Teaching Children to Swim may Prevent Drowning
Teaching young children and toddlers how to swim is essential to good parenting. According to the Centers for Disease Control and Prevention, in 2005 there were 3,582 fatal unintentional drownings in the United States. One in four drownings involved children age 14 or younger. Children who drown and survive can face a lifetime of disability from learning disabilities and memory problems. Parents should teach children to swim to help avoid the tragedy of drowning.
Parents who teach their children to swim give them an extra chance to survive. Avoiding drowning tragedies in children can be accomplished through safety, constant supervision, and teaching children to swim.
Fatal drowning is the second leading cause of unintentional injury and death among children age one to fourteen years. Drowning happens in children who have been absent for less than five minutes Drowning often occurs in residential swimming pools, where children merely topple into the water. Further information from the Centers for Disease Control and Prevention tells us that both parents are usually caring for children when they drown.
Constant supervision of children is challenging. By teaching your child to swim, you can reduce the risk of drowning.
The child seen in the video learned survival skills from Infant Swimming Resource (ISR). Founder of ISR, Dr. Harvey Barnett, teaches infants to swim, beginning at age 6 months, using non-verbal teaching techniques.
All parents should learn CPR in case of accidental drowning. All children should be constantly supervised. Teaching your child to swim can help in the fight to prevent the tragedy of a child found in the water, having become the victim of accidental drowning.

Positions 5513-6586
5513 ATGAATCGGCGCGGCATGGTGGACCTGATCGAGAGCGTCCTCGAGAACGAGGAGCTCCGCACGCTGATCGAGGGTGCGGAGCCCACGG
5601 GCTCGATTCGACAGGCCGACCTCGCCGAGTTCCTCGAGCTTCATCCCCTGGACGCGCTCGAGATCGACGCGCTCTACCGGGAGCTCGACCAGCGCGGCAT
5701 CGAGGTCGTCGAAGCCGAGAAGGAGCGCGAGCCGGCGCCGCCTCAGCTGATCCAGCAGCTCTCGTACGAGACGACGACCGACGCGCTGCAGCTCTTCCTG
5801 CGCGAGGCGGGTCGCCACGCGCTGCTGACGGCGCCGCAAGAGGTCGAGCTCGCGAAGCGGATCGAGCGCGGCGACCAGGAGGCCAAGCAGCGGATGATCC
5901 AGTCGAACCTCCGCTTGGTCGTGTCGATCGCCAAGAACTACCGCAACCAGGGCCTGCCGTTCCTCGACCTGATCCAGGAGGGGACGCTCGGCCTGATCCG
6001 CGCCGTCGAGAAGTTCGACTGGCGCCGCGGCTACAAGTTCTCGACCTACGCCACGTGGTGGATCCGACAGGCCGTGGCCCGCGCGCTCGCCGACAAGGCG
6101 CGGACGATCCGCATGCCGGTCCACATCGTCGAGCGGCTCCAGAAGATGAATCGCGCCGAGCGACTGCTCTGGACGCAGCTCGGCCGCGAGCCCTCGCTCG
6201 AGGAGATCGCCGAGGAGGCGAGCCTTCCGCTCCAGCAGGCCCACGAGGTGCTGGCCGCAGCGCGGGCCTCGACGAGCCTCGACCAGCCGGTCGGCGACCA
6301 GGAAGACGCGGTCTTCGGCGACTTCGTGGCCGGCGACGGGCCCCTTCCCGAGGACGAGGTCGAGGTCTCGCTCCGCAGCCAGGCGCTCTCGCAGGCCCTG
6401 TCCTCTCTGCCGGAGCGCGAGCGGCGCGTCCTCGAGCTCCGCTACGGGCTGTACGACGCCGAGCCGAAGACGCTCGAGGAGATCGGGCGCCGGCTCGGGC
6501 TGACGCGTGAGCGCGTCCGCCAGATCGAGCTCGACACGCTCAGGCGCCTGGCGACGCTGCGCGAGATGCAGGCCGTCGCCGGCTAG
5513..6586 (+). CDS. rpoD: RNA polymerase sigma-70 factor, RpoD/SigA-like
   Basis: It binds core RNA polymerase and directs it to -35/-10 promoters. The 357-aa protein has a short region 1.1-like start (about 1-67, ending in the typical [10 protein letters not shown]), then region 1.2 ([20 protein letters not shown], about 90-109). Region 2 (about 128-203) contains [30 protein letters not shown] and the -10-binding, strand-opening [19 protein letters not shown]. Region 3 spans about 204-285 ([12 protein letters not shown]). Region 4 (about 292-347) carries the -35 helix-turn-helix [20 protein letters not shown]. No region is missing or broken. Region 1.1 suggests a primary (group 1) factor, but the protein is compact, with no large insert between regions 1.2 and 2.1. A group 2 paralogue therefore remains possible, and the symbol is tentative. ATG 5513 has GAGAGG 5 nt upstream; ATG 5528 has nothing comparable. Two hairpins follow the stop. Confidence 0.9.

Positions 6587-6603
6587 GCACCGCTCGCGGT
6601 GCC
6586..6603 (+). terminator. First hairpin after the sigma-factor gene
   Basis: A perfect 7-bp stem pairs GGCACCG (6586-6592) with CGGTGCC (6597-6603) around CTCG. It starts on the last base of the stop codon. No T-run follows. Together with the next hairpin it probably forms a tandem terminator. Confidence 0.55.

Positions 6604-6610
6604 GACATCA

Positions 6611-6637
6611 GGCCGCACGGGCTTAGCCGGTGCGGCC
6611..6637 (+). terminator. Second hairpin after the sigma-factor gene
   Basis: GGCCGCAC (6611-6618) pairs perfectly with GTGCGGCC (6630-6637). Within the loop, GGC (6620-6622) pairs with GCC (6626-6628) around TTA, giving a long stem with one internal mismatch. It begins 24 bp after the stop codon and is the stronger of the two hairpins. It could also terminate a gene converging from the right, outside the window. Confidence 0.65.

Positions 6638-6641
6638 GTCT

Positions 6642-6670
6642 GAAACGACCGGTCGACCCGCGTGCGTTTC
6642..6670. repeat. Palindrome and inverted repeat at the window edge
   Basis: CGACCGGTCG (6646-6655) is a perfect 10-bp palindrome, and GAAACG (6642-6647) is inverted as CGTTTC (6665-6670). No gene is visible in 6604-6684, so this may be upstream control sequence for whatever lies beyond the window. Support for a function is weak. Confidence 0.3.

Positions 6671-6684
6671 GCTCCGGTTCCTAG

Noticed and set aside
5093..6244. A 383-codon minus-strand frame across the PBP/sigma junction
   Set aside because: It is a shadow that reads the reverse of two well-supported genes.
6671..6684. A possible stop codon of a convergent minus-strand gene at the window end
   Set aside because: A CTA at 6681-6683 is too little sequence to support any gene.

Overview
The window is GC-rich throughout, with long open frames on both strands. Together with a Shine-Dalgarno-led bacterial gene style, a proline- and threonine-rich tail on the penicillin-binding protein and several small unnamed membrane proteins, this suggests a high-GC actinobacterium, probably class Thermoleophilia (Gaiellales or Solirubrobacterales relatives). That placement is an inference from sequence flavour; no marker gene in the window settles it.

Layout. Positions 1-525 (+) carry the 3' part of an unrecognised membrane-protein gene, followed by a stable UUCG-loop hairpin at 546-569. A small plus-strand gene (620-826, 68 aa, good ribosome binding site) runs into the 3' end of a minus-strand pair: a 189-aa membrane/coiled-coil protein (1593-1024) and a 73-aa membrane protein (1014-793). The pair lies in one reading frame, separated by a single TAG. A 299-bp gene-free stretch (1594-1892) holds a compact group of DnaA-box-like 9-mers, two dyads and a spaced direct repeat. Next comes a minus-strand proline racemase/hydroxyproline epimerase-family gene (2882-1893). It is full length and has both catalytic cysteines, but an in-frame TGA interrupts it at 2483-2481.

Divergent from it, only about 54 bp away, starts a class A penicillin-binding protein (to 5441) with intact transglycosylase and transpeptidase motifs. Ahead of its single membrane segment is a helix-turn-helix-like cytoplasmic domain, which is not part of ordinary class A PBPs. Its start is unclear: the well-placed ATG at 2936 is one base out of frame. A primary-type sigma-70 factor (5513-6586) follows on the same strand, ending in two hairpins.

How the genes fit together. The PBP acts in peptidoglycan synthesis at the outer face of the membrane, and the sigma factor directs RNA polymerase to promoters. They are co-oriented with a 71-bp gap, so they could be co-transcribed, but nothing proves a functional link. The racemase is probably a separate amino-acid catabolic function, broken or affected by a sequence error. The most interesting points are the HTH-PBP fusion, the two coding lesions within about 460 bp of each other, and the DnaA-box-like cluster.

Parent can do much to prevent childhood drownings. Teaching your child to swim is one way to decrease the risk of a child drowning.
If you have a residential pool, make certain you have a fence, or other barrier to keep your child safe if they wander. According to a Cochrane review, four sided fencing in residential and public pools significantly reduces drowning deaths in children under age 14. The study concluded, "Legislation should require fencing of both newly constructed and existing pools and include enforcement provisions, in order to be effective", an important note for communities with pools and for parents with children at risk for drowning.
Pool time with children mandates the use of a personal flotation device. Wear a flotation device yourself, to teach your child why they are important – parents set examples for children, including safety.
Swimming lessons, constant supervision, barriers such as fences and locks around residential pools, and learning CPR, can help parents keep children safe from drowning fatalities and disabilitiy from non-fatal drownings.
Written by Kathleen Blanchard, RN.